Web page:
Forget the Piggy Bank: 6 Better Ways to Save for Your Kid’s Future

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Young boy saving for college
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This story originally appeared on The Penny Hoarder.

File this under “Things You Already Know” — kids are expensive.

The cost of raising a child from birth through age 17 is roughly $233,610. And this figure doesn’t even factor in a college education.

Four years at a private university will cost a whopping $303,000 in 2036, 18 years from now, according to CNBC. (Before you pick your jaw up off the floor, know that a public university won’t save you all that much money: By 2036, your child will need roughly $184,000 to collect their diploma.)

These numbers can be downright scary. But you have options to start saving for your child’s future today, no matter what your budget.

Money Girl host Laura Adams explores several different opportunities in “6 Ways to Save and Invest Money for Kids.”

In the blog post and accompanying podcast, Adams outlines several ways to save money, whether you want to open a college savings plan or start a rainy-day fund.

1. 529 College Savings Plans

529 plan
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If you think higher education is in your child’s future, consider a 529 savings plan. You make contributions and invest the money with this plan, and funds can be used at any accredited school in the U.S. When the time comes to pay for college-related expenses such as tuition, book, and room and board, you can withdraw this money tax-free.

Anyone can use a 529 savings plan (no annual income restrictions!), and you can change the 529 beneficiary to another family member without incurring a tax penalty.

2. 529 Prepaid Tuition Plan

College fund
Arina P Habich /

Want to save money for your child’s college education without the risk of investing? Then a 529 prepaid tuition plan might be for you.

With this plan, you can lock in future tuition costs at today’s rate to save money. But, do your homework: Not every state offers these plans, and if your child chooses to attend an out-of-state school, you’ll pay the cost difference out of pocket.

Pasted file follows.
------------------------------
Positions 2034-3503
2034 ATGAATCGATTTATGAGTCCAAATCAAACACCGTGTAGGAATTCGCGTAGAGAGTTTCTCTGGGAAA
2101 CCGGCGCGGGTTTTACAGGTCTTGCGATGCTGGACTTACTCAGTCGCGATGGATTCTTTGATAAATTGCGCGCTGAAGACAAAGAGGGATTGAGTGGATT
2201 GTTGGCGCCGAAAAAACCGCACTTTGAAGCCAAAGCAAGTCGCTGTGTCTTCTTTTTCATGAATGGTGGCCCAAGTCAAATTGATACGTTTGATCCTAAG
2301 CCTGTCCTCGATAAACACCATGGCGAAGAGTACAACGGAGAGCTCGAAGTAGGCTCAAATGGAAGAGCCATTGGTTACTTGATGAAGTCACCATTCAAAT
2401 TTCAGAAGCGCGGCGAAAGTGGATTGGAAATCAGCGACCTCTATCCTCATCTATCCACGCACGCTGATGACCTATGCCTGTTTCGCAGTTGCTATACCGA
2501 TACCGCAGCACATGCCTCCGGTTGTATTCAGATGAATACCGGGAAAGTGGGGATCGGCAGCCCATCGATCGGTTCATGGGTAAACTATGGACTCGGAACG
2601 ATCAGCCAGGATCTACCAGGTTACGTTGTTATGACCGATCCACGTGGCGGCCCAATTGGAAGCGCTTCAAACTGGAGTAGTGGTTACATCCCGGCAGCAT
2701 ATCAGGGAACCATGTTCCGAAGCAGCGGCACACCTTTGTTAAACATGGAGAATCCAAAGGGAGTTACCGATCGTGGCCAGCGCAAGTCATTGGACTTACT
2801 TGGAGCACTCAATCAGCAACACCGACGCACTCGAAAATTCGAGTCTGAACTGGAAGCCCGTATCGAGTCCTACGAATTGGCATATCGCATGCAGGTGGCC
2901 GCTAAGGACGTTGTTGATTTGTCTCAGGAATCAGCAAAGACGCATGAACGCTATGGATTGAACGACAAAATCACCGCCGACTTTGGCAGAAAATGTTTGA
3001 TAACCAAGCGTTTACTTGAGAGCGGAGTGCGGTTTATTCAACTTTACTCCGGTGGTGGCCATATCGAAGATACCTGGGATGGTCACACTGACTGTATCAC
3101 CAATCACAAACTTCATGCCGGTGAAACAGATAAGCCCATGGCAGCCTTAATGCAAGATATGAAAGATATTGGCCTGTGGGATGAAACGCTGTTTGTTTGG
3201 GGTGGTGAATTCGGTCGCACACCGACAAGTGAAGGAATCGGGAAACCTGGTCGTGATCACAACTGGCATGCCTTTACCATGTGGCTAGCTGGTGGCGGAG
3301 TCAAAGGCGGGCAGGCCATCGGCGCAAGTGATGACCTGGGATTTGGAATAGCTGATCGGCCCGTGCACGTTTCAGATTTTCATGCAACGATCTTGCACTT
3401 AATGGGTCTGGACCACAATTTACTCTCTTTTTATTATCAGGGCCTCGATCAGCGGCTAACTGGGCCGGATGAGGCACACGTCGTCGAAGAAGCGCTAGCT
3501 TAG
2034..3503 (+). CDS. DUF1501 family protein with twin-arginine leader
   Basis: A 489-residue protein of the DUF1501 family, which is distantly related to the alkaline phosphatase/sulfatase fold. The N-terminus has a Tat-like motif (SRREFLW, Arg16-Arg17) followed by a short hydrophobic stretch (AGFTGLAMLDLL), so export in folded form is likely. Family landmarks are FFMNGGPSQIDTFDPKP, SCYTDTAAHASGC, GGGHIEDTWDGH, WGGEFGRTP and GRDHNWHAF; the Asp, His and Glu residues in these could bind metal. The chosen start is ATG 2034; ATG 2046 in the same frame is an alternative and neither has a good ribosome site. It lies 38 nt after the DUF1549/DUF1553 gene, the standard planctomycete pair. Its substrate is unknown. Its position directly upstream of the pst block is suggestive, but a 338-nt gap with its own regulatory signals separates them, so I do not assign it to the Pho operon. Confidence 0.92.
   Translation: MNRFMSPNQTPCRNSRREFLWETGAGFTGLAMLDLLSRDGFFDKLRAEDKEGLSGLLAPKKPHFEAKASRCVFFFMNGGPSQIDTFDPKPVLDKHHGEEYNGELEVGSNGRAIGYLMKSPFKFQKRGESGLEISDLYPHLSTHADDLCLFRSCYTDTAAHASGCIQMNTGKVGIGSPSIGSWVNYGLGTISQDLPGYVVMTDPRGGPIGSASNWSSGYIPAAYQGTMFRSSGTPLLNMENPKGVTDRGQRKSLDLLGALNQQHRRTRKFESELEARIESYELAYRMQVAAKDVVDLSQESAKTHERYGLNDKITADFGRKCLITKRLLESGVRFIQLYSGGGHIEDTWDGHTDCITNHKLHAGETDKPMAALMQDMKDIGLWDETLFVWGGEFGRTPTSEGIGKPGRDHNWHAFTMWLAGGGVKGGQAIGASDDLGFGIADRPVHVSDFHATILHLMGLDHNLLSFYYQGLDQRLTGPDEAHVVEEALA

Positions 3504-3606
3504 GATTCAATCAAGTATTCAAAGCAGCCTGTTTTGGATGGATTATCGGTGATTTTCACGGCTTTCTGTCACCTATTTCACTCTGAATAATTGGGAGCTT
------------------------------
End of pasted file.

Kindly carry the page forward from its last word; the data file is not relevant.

3. Roth IRA

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Yep, you can open a Roth IRA in your child’s name. However, they must have an earned income (part-time jobs count), so this option would most likely apply to teenagers.

With this account, they’ll get tax-free money when they retire. And unlike other retirement accounts, these funds can be used for qualified college expenses. While your child will have to pay taxes on the earnings, they won’t face an early withdrawal penalty.

4. UGMA/UTMA Account

College student walking on campus
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If you want to invest in your kid’s future without choosing an account that’s for education expenses only, look into a UGMA (Uniform Gifts to Minors Act) or UTMA (Uniform Transfers to Minors Act). Parents can set up a custodial account and then make withdrawals to cover child-related expenses. Once the child is of legal age, the assets are transferred to their name.

5. Brokerage Account

Stock investor
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Looking for more options that aren’t exclusive to education? You can invest in a taxable brokerage account. Choose from a variety of investments and make withdrawals at any time. But take note: The value has to be included in financial aid calculations.

6. Savings Account

A savings jar labeled "college" is stuffed with cash
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Don’t forget the old standby: a traditional savings account. While interest rates are low and whatever interest you earn is taxed as income, an FDIC-insured bank savings account is — in the words of Adams — “one of the safest places you can squirrel away money for a child’s future.”

Listen to the Money Girl podcast episode for Adams’ full breakdown of these six ways to save money for your child, including the pros and cons of each method.

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